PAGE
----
The Donald Danforth Plant Science Center, one of the world’s largest independent plant science institutes, announced a five-year, $3.4 million grant from the National Science Foundation to improve the productivity of maize (i.e., corn).
The project, led by Dr. Andrea Eveland, assistant member at the Danforth Center, will develop novel methods for predicting a plant’s phenotype from its genetic code and precisely manipulating plant architecture traits in maize that enhance yield potential. The collaborative project brings together expertise in molecular genetics, developmental genomics and statistics to meet the food and fuel demands of a growing population.
Maize is a cereal crop with the highest dollar value in the U.S. and abroad. Maize yields have increased eight-fold in the past century due largely to selecting for optimal architecture at increased planting densities. However, yield gains have plateaued in recent years.
“Developing the next generation of high-yielding varieties will require a detailed knowledge base of the complex gene networks that control plant morphology, which can be applied to breeding or engineering optimal plant architectures,” Eveland said. “Since the networks controlling different aspects of growth and development are tightly interconnected, it is essential that we understand how manipulation of one trait affects others at the molecular level. This precise level of control is largely coordinated by the non-genic regions of the genome, which we know very little about. With this project, we hope to make significant advances in decoding gene regulatory mechanisms connecting important agronomic traits.”
Plant architecture, the number and arrangement of organs (e.g., branches, leaves and flowers) on a plant, is central to crop productivity and has been a primary target in the domestication and improvement of many crops. For example, breeding for upright leaves allows the plant to capture light within the lower canopy in dense fields, while optimizing the structure of the grain-bearing panicle improves seed set, grain fill and harvestability. In maize, genes that control leaf angle also affect panicle architecture, so understanding how these traits are connected at the molecular level will enable greater precision in decoupling target outcomes from undesirable effects.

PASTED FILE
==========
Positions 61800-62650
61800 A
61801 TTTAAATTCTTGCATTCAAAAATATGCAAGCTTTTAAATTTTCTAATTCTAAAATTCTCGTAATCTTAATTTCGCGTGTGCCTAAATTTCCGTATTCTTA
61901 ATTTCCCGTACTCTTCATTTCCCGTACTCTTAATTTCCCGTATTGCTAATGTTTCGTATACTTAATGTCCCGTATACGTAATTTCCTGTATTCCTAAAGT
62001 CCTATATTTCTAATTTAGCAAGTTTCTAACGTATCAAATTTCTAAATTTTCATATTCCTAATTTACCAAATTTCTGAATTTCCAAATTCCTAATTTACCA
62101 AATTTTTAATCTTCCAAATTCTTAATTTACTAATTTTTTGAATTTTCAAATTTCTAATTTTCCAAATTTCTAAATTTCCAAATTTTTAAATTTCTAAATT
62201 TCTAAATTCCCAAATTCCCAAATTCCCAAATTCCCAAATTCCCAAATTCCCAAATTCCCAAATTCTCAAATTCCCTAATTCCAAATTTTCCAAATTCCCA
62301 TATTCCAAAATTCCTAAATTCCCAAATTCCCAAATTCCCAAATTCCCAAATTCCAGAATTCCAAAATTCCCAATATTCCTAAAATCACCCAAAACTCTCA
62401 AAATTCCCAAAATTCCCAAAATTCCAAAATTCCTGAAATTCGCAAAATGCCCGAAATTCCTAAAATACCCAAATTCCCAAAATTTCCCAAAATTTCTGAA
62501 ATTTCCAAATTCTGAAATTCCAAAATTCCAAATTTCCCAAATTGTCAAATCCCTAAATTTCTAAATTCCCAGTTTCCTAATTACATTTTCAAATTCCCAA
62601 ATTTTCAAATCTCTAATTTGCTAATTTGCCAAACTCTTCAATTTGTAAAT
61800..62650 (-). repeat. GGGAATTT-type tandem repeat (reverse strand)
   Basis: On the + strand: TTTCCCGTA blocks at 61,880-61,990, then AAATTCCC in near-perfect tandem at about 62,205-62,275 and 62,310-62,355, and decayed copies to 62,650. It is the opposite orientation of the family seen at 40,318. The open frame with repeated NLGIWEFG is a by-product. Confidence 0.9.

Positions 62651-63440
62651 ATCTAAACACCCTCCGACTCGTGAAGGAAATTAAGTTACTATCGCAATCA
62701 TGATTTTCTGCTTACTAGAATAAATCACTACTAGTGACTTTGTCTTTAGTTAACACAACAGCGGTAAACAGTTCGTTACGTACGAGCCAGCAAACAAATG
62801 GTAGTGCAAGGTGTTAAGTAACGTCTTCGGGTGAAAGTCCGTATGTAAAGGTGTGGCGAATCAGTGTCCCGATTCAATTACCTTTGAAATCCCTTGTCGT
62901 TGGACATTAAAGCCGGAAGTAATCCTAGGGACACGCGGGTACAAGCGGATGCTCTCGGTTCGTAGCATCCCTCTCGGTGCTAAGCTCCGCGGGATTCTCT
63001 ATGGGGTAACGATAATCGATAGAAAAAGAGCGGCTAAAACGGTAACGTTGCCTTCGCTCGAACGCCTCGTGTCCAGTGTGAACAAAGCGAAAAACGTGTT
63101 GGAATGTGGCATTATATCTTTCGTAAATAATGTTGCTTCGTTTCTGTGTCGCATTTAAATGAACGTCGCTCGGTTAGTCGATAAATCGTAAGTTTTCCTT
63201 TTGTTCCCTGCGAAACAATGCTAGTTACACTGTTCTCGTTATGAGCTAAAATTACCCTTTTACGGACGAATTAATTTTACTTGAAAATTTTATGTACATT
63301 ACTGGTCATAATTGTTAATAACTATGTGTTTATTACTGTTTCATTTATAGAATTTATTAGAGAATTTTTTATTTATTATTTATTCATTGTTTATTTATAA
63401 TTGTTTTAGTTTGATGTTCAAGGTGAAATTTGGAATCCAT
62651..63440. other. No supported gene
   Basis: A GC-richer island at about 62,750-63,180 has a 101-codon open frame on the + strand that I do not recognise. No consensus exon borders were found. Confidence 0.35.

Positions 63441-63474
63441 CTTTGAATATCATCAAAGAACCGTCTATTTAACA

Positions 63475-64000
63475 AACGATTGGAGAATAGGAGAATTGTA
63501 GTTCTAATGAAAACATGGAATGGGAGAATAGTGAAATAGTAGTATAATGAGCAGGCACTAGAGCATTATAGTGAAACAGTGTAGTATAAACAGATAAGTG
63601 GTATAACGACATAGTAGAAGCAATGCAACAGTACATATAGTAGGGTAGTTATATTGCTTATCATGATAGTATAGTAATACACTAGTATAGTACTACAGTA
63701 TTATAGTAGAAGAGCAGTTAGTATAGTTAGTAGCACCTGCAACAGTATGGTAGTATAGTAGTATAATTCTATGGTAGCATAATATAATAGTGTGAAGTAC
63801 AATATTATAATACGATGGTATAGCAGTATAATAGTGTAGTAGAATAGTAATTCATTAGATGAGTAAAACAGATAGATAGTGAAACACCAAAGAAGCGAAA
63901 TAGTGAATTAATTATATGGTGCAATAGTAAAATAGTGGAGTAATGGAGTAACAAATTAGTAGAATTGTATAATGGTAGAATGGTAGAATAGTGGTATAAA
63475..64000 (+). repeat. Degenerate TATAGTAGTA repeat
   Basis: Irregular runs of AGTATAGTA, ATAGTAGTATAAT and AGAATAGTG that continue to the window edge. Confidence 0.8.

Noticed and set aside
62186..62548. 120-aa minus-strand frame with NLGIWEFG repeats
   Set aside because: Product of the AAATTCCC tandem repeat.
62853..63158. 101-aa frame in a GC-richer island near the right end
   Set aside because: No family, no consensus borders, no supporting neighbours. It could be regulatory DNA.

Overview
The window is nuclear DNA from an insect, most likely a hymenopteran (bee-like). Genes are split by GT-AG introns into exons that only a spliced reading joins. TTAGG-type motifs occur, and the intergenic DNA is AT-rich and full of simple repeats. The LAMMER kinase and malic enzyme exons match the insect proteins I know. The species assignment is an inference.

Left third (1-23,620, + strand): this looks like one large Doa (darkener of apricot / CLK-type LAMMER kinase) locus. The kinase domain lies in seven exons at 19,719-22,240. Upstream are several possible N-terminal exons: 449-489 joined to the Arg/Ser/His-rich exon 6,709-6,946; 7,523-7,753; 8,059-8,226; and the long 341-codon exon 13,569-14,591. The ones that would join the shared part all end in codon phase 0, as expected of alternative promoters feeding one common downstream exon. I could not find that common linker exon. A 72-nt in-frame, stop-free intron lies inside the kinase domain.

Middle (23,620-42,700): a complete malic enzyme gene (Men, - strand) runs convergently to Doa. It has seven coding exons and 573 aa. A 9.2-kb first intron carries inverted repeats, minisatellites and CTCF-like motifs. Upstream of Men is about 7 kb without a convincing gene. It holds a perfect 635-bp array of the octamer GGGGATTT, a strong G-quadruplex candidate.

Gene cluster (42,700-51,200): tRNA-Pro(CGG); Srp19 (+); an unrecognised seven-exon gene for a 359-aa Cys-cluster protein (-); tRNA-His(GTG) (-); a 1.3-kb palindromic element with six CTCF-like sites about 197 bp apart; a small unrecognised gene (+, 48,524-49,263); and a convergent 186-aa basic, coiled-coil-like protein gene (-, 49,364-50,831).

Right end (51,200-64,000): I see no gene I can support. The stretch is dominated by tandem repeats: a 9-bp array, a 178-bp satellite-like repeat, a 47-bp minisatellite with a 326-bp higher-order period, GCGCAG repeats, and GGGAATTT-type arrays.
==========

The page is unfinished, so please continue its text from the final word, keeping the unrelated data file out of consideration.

The multidisciplinary team also includes Dr. Alexander Lipka of the University of Illinois at Urbana-Champaign, Dr. Patrick Brown of the University of California-Davis and Dr. Sarah Hake of the University of California-Berkeley. By integrating molecular and quantitative approaches, the group will define the gene networks that control leaf angle and panicle architecture in maize and map key regulatory loci as targets for manipulating these traits using genome editing technologies. New methods for incorporating biological network information in genomic selection models to predict phenotype from genotype will also be explored.
“One of the things that excites me the most about this grant is the exploration of multivariate statistical genotype-to-phenotype models that we plan to undertake,” Lipka said. “These models will enable us to distinguish between which genomic regions harbor genes responsible for variation in both leaf angle and panicle architecture and which genomic regions contain genes responsible for only one of these two classes of traits. It is our aim to make these and other statistical approaches we use through the course of this project available to the research community.”
The project will also include an educational component featuring interactive curriculum in quantitative genetics and genomics for high school and rural community college teachers and students.
Founded in 1998, the Donald Danforth Plant Science Center is a not-for-profit research institute with a mission to improve the human condition through plant science. The center's research, education and outreach aim to have an impact at the nexus of food security and the environment and position the St. Louis, Mo., region as a world center for plant science. The Danforth center’s work is funded through competitive grants from many sources, including the National Institutes of Health, U.S. Department of Energy, National Science Foundation and Bill & Melinda Gates Foundation.